Fintech Funding Down 26% Annually, But Future Looks Brighter

  • Grace Noto
  • August 17, 2016
  • 3

The newest Pulse of Fintech report by KPMG and CB Insights shows that investment in VC-backed fintech companies and startups fell nearly 50% across the globe, with U.S. investment specifically down 26% from same quarter results last year.

The number of deals is also down for the quarter, with mega-round activity at a five-quarter low. This quarter, the US completed only 97 fintech funding deals, compared with the 130 deals  (c) Can Stock Photocompleted in Q1’16.

The report cites multiple reasons for investor hesitation in the quarter, among them the initial results and speculation regarding Brexit, the atmosphere surrounding the upcoming U.S. presidential election, and the “ongoing concerns about valuations and significant headwinds in the marketplace lending space.” As stated by Brian Hughes, Co-Lead Partner, KPMG LLP’s Venture Capital Practice, the results of this past quarter definitely show more hesitation on the part of investors.

“It’s all about timing,” said Hughes. “Right now, investors don’t want to do a mega-round with a higher valuation, when they could just wait and grow their existing portfolios.”

However, despite an overall drop in deals and VC-backed fintech investments, the report finds that while fintech may be at a bit of a plateau this year, the future of the industry is still rosy, with funding still “on pace” to exceed the investment levels reported last year.

“In fintech we’re still seeing interest in quite a few areas; we still see some companies raising capital on the back of momentum,” said CB Insights Senior Research Analyst Matthew Wong, citing the recent $9.25 million funding raise by Stash Invest, a micro-investing mobile app. “Venture capital interest is still happening at the early stages for fintech, as well as for InsurTech.”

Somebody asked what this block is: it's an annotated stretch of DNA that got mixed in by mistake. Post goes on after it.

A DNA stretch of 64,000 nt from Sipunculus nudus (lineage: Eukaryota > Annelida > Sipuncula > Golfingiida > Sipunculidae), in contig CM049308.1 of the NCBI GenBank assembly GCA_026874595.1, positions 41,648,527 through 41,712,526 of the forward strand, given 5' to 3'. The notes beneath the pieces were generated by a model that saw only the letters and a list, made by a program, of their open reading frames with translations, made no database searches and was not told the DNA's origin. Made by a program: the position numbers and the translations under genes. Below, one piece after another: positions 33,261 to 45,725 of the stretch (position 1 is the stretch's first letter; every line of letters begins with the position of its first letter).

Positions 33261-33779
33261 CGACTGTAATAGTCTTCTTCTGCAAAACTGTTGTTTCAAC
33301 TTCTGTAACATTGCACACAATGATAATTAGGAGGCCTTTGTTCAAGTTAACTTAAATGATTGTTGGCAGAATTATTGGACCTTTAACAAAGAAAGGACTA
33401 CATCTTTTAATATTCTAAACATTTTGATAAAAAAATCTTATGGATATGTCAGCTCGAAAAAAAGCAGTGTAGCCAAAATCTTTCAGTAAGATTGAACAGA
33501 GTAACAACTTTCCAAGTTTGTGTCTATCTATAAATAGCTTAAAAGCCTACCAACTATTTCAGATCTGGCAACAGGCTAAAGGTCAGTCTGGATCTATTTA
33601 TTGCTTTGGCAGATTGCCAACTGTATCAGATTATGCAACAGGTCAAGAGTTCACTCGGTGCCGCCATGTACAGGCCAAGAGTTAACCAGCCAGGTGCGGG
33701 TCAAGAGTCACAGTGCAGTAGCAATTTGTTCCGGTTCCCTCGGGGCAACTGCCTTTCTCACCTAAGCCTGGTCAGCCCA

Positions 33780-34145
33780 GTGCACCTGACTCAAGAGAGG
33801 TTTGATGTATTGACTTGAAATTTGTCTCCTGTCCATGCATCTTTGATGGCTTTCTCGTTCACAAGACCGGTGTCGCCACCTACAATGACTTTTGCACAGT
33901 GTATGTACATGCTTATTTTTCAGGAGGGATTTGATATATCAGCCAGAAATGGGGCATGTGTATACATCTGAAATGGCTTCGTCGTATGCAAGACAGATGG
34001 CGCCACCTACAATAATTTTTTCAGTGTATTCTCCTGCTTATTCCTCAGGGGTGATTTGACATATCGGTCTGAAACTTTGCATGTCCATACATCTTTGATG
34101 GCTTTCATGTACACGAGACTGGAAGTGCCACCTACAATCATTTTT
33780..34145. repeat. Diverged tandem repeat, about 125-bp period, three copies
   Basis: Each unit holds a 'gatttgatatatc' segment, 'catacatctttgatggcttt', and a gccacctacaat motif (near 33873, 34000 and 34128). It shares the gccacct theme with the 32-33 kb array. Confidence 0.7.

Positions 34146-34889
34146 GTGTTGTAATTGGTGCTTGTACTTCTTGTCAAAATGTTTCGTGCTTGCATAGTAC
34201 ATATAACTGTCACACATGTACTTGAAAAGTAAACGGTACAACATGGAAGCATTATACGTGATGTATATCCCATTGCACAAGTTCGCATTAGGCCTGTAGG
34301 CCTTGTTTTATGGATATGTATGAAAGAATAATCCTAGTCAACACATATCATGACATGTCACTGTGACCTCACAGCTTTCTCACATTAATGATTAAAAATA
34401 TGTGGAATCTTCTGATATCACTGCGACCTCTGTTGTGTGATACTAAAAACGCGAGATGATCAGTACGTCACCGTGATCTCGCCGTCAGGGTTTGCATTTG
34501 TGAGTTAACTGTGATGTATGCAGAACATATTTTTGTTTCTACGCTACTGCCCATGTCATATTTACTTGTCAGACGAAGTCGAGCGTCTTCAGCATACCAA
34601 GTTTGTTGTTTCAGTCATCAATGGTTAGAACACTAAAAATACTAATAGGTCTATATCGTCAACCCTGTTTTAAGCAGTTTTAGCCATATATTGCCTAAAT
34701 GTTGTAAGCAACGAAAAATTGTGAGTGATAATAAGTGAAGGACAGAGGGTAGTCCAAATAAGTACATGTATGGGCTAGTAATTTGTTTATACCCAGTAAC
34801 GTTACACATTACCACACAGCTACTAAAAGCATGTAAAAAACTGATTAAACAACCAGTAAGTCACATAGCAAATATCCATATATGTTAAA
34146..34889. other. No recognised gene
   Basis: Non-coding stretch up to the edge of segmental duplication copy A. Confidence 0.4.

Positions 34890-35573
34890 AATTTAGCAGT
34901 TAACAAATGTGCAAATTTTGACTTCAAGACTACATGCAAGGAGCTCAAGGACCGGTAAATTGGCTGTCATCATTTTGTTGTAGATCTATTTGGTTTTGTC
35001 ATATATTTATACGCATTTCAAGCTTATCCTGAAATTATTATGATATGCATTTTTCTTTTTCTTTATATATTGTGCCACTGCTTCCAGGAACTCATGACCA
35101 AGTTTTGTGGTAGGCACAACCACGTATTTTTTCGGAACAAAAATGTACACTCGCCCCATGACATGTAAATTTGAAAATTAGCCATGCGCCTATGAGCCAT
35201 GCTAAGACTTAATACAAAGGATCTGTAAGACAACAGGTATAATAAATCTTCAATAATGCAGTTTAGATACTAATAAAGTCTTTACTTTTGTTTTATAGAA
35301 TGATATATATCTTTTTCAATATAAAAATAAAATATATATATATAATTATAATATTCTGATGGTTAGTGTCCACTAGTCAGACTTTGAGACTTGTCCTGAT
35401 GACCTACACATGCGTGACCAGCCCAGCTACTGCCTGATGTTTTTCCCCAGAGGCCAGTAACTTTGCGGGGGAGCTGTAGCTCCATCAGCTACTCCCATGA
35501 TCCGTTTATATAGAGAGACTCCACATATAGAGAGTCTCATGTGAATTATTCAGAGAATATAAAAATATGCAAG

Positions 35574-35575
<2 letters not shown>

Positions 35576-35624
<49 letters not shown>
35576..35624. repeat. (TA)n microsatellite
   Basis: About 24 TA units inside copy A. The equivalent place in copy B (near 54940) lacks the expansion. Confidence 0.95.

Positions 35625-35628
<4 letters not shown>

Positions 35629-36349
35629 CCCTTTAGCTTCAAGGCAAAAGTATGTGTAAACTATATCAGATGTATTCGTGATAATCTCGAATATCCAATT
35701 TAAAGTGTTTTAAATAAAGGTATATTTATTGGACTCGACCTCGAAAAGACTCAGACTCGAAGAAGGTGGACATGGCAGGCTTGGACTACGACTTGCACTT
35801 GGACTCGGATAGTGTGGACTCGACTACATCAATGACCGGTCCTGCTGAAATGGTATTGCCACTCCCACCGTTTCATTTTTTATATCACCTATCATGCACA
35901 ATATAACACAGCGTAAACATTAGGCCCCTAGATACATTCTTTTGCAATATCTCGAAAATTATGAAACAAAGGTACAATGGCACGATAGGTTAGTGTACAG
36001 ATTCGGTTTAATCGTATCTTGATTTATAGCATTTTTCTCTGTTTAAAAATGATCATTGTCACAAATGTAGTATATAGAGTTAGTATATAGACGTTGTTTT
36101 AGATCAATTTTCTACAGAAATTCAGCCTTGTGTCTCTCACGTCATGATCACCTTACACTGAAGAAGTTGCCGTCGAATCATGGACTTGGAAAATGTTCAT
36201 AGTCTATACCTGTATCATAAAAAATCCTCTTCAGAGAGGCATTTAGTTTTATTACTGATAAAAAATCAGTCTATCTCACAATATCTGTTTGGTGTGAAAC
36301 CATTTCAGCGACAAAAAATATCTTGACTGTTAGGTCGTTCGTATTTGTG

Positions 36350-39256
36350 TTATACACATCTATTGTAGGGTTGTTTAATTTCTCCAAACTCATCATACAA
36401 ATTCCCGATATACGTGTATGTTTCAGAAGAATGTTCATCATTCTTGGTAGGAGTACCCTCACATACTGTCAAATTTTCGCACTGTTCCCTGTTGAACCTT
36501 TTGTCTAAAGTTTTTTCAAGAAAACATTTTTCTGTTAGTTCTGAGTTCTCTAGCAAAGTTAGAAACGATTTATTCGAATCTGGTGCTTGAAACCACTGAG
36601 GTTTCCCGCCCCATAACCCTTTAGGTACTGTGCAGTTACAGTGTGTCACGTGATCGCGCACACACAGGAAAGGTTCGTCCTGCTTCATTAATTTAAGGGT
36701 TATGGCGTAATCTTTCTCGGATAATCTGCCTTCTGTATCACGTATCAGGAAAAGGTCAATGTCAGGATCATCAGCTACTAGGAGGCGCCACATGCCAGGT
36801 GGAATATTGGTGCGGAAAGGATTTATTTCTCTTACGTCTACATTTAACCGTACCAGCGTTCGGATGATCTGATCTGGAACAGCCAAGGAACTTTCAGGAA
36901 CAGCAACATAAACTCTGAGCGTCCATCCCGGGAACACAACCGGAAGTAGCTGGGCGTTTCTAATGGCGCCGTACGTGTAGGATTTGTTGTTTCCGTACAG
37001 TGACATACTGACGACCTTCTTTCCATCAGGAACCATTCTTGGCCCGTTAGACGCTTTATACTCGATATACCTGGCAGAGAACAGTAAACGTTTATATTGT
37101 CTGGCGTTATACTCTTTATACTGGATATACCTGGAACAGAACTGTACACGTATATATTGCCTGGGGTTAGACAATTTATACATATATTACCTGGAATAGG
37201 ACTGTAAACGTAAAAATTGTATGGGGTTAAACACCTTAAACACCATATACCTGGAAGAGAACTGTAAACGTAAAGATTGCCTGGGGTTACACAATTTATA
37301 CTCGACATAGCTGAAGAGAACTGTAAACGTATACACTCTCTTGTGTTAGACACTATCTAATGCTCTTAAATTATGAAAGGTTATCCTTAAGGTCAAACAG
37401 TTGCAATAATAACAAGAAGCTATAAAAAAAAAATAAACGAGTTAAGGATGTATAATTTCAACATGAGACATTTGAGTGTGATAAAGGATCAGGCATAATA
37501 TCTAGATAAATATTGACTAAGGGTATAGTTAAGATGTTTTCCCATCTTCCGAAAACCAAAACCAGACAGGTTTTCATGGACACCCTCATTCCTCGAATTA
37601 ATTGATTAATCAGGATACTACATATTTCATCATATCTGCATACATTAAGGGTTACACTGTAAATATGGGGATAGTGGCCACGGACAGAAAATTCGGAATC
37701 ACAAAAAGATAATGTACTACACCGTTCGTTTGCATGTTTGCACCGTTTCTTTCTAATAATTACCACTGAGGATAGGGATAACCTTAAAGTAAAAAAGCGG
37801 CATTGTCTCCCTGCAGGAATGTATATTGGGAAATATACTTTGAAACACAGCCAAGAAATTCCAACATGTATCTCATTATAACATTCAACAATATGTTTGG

Wong also noted that corporate investment in fintech is at a quarterly high, which could be due to the success of corporate VC arms established by companies like Santander and Goldman Sachs.

Despite the drop in number of deals, North America is also still leading the fintech charge, with U.S. fintech deals accounting for around $1.3 billion of the total $2.5 billion raised in Q2’16. However, the largest private fintech fund round this quarter (or ever) occurred in China, with Ant Financial raising $4.5 billion, proving the report’s assertion that the popularity of fintech in the region “shouldn’t be discounted” just because of this quarter’s drop.

As for the future of fintech, investors may be cautious, according to Hughes, but there’s definitely still interest.

“Clearly, the third quarter is going to be challenging just due to market conditions,” said Hughes. “But there are a lot of other sectors which are very attractive right now, including blockchain and bitcoin; especially blockchain, because that can be used for much more than virtual currency.”

To learn more about fintech funding, join us at Bank Innovation Israel this November 1-3 in Tel Aviv. Learn more and register here.

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